with Bluetooth. If you’re using Apple devices this speaker
does support Airplay 2 which means you can stream audio directly over WiFi from most
apps, but as with the bookshelf speaker, Android users are left wanting. If you’re using a standard light bulb the
knob on the side of the speaker just turns the lamp on and off. This doesn’t control
the speaker which will remain in standby mode when you’re not playing music, which I measured
consumes around 2.5W. You can’t turn the speaker off completely off without unplugging
it. If you’re using the setup I have here, with
the Tradfiri smart bulb and remote control, first turn on the lamp. The bulb will come
on at its default 100% brightness and 2700K colour temperature.
You’ll then need to remove the battery cover on the remote and insert the supplied CR2032
Lithium battery. If you bought the bulb and remote separately they won’t be paired,
so after inserting the battery press the pairing button for at least 10 seconds. The red LED
on the front of the remote will light up and the light bulb will dim and flash to indicate
pairing is successful. You can now leave the lamp on and control
it with the remote, which has a magnetic base for permanent installation. The power button
in the middle turns the light on and off, the left and right buttons change the colour
temperature from the default 2700K warm white to an even warmer 2200K warm glow or a cooler
4000K cool white. And the brightness buttons will dim the light up and down either continuously
if you hold the buttons down or in steps with short presses.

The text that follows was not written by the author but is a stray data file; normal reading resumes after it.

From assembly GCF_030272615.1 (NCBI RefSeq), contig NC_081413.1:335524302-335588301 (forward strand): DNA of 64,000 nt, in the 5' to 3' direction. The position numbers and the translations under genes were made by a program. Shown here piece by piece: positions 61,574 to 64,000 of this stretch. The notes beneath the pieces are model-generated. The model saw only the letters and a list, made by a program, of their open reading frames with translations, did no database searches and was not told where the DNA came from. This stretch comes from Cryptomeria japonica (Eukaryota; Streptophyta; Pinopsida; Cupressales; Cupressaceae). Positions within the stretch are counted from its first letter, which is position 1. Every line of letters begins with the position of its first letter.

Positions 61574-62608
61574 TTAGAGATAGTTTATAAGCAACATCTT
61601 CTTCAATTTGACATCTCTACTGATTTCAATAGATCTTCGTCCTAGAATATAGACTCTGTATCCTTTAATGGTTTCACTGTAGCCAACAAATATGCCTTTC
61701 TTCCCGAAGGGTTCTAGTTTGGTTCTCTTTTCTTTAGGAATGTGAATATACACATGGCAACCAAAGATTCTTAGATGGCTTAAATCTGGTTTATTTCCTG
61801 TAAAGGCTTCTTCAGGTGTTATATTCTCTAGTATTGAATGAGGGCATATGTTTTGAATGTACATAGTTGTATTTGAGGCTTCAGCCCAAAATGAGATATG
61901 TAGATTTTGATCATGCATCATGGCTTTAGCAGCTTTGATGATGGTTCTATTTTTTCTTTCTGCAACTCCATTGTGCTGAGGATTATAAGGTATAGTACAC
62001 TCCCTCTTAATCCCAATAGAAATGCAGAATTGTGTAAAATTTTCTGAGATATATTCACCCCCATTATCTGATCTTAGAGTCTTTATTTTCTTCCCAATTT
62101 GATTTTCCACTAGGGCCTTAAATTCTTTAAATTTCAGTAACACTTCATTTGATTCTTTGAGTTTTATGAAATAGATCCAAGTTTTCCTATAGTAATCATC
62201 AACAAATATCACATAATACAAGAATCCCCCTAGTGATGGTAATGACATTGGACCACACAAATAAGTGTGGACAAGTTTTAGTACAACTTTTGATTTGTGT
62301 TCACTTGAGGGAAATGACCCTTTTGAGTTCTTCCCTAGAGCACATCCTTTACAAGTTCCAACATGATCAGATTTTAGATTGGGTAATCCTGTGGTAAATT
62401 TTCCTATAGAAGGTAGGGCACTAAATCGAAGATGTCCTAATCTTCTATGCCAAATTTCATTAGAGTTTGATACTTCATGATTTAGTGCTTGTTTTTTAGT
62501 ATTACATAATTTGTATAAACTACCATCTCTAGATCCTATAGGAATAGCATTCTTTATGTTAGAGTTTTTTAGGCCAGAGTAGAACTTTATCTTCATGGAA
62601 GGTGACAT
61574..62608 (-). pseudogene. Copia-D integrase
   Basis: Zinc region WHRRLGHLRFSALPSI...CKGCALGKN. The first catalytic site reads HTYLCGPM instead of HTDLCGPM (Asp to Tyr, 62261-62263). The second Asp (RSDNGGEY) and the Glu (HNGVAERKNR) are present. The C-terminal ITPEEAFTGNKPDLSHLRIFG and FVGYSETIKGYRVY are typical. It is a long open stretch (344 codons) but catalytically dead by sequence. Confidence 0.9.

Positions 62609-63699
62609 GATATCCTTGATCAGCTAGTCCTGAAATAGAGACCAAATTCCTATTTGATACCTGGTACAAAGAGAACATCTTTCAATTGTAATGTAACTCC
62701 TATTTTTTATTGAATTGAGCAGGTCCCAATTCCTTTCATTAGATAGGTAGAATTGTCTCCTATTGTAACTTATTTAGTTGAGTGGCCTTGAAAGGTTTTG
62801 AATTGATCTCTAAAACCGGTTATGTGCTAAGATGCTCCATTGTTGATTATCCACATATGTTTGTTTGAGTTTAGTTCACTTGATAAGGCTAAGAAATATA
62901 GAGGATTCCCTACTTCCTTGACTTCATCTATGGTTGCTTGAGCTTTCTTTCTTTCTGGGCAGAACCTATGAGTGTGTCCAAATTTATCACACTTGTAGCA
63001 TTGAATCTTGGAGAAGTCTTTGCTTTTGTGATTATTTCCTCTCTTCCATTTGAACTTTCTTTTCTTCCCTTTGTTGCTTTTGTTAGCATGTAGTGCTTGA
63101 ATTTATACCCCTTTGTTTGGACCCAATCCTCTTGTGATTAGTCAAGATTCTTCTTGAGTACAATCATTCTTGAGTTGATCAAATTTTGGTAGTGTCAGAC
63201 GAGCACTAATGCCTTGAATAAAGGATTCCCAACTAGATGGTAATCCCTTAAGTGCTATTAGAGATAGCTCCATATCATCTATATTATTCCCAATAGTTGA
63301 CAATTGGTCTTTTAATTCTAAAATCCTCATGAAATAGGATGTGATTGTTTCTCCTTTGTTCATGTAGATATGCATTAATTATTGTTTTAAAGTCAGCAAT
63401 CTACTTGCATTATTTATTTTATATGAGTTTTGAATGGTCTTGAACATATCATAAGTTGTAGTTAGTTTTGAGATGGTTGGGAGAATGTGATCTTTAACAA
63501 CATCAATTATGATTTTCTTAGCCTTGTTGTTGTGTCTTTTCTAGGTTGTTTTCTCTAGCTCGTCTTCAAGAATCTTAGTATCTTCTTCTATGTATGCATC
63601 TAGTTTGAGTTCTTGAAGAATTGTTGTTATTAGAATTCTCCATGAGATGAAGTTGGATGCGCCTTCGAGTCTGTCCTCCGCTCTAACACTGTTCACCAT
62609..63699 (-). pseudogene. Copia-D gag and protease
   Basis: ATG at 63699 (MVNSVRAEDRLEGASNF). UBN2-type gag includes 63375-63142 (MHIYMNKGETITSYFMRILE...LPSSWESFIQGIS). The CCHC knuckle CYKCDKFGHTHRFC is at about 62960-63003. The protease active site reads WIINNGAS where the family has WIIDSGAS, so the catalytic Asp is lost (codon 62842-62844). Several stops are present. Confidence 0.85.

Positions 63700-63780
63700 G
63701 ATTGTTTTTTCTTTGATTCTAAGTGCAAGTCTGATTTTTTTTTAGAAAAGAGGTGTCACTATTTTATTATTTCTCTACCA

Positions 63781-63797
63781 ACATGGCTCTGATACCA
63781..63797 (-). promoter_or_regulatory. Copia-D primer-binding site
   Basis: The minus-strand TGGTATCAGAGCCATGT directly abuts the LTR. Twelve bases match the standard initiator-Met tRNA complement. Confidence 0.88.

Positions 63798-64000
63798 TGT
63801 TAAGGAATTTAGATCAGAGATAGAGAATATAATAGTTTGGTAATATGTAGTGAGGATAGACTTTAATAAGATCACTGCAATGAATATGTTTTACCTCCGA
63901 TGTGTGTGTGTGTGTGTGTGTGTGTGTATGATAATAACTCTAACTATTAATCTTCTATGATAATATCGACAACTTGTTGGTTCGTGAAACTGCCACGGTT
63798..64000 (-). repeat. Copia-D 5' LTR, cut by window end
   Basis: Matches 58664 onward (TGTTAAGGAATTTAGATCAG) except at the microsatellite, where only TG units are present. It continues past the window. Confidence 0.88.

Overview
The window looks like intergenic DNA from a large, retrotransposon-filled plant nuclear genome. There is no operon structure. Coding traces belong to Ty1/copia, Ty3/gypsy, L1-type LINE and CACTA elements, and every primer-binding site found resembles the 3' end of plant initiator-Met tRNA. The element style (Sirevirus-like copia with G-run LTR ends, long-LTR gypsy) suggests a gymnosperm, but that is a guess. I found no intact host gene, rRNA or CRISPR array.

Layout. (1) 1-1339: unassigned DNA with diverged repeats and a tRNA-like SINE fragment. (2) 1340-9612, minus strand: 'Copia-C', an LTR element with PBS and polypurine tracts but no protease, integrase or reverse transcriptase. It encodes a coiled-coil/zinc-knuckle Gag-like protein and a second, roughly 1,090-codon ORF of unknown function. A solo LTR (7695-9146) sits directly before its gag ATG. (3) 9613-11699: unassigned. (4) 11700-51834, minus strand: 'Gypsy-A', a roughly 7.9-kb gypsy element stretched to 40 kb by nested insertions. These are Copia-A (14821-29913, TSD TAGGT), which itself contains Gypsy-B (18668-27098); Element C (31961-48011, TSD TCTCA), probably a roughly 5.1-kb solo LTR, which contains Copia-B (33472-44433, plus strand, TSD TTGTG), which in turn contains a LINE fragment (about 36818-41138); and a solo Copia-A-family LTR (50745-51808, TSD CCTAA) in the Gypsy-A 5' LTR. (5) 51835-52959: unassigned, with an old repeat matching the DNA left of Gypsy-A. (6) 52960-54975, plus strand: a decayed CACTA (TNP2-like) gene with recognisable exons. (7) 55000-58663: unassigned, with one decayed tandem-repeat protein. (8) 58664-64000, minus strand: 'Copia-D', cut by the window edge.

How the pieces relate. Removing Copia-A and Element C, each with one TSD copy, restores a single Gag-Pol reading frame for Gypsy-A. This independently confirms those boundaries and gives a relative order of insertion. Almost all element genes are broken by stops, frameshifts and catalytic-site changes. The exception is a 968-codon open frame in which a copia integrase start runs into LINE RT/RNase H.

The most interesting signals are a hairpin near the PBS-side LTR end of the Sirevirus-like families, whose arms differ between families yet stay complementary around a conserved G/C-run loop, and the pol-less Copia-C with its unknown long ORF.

You can press and hold the power button for 3 seconds to return the bulb to its defaults.
The bulb has a colour rendering index or CRI of greater than 90 for more accurate colours
and through the glass lampshade the light really does have a very pleasing quality to
it, something that can’t always be said of LED lighting.
The Sonos app We’ve already used the Sonos app to setup
the speaker, but its main purpose is a fully fledged music player and controller. You can
download the app on iOS, Android, PC and Mac. I covered the Sonos app in the bookshelf speaker
review, but I’ll discuss it again here for completeness. You can always skip to the next
section using the timestamps below. If you have multiple music services it can
search across all of them at once. You can search by artist, song or album. You’ll
need to ensure you tap the appropriate search category if no results come up.
You can also browse radio stations. Enter your location and you’ll see your local
radio stations, but you can listen to almost any international station there is.
Another feature I use a lot is playing back podcasts. The easiest method is to search